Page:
As a well-respected first assistant director (in layman’s terms, probably the most important person on any film set) Graham had been recruited as 1st AD (as they say in showbiz) on a short offbeat film entitled An Irish Goodbye. Written and directed by Tom Berkeley and Ross White, the film is the story of two estranged brothers who are thrown together after the untimely death of their mum in rural Northern Ireland.

The National: An Irish Goodbye, Floodlight PicturesAn Irish Goodbye, Floodlight Pictures (Image: Floodlight Pictures)

He says: “When I first read the script I remarked to my wife that I thought it was great and that I was looking forward to doing it. It was a short shoot, and challenging but I always had a really good feeling about it.”

Talk about the luck of An Irish Goodbye. Having won hearts on the film festival circuit, it won a BAFTA in February, followed swiftly by an Academy Awards nomination for Best Short Film . . . and an email from the producer of the James Bond franchise to come and “y’know, hang out at her bit”. He adds: “Barbara Broccoli had seen the film and loved it. She contacted the guys out of the blue and offered them to come to her place for the Nominees Luncheon a few weeks before and then put some of them up for the Oscars.”

A wider invite for the film’s key players saw Graham and Fiona on a plane to LA where they’d watch the ceremony in Barbara Broccoli’s pool house, which is a very long way from the Royal Bank of Scotland Mortgage Centre in Greenock, where they’d met at work.

“I got sent her address and there it was: ‘Beverly Hills 90210’, the classic post code. You can imagine!”

So what does it feel like to see your part in a tiny team effort land the highest accolade in the business, leading to a party with the biggest names in the business at the Vanity Fair winners’ hoolie?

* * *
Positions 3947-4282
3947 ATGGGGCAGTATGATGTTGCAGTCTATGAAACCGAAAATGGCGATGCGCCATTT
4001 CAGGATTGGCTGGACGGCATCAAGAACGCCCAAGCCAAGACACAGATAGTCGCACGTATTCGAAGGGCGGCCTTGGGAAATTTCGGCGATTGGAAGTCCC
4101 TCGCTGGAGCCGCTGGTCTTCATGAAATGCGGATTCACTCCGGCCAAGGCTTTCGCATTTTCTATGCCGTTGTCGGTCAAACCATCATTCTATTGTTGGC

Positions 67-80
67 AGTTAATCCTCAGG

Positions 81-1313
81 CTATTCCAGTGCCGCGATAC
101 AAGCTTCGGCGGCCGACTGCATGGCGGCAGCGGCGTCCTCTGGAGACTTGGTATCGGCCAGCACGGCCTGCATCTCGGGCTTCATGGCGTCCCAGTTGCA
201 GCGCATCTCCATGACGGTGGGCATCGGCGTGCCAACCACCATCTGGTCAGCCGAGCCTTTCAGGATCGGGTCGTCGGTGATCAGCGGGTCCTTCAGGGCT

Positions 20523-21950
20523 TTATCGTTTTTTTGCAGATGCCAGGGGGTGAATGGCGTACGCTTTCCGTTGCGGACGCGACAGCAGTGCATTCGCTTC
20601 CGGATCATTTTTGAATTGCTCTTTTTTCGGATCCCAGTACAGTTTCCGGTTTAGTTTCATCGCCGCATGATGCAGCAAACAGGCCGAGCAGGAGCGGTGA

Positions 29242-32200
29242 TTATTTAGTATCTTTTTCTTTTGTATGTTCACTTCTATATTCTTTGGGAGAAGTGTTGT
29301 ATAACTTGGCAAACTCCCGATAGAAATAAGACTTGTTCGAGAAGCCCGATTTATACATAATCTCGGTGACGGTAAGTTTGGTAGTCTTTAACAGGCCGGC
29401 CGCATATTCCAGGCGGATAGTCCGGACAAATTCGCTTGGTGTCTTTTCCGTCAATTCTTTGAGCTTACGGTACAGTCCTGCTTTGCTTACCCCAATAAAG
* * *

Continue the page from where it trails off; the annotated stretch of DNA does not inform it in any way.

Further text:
“Like scoring a goal for Scotland in a world cup final,” says Graham.

Except, for him, it’s probably even better than that. Because the second chances embodied by that wee golden statue went way beyond a stellar second career.

The light shining off the Oscar in his hand for his work on An Irish Goodbye was unimaginable during the dark days of the cancer diagnosis he was given months after he’d finished making it.

The National: An Irish Goodbye, Floodlight PicturesAn Irish Goodbye, Floodlight Pictures (Image: Floodlight Pictures)

“I didn’t work for half of last year,” he says. “I had cancer at the base of my tongue. I couldn’t eat any solid food for two months and couldn’t sleep for more than 90 minutes at a time. It was a rough time.”

Thirty sessions of radiotherapy and five full days of chemo, followed by six weeks of dire side effects, made that Academy Award winners party a bit extra-special.

Graham says: “The actor Stanley Tucci became a role model for me because he’d written openly about having that type of cancer and recovered well enough to be working again and in particular to be on TV, hosting a programme where he was clearly enjoying food and drink again, when that was something I was really struggling with.”

It has been, he says,  “a rollercoaster year”. He’s been given “as good an all-clear as I can in the circumstances” and has returned to work, now undoubtedly a role model to others, both cancer survivors and those on the outside looking in on the world of celluloid.

“Growing up in Greenock I saw folk like Peter McDougall, Richard Wilson, Alan Sharp and Stella Gonnet proving it could be done. I saw them as success stories,” he says.

“I had no idea I’d end up working in that world.”

And yet he has. If Hollywood’s looking for Graham Kinniburgh, he’s there in the credits of current fantasy-geek biggie Dungeons & Dragons, and back at home with his feet on the ground in Saintfield, County Down. A place where Barbara Broccoli is, presumably, welcome anytime.

An Irish Goodbye is available on iPlayer and Prime Video. Dungeons & Dragons is out now in cinemas.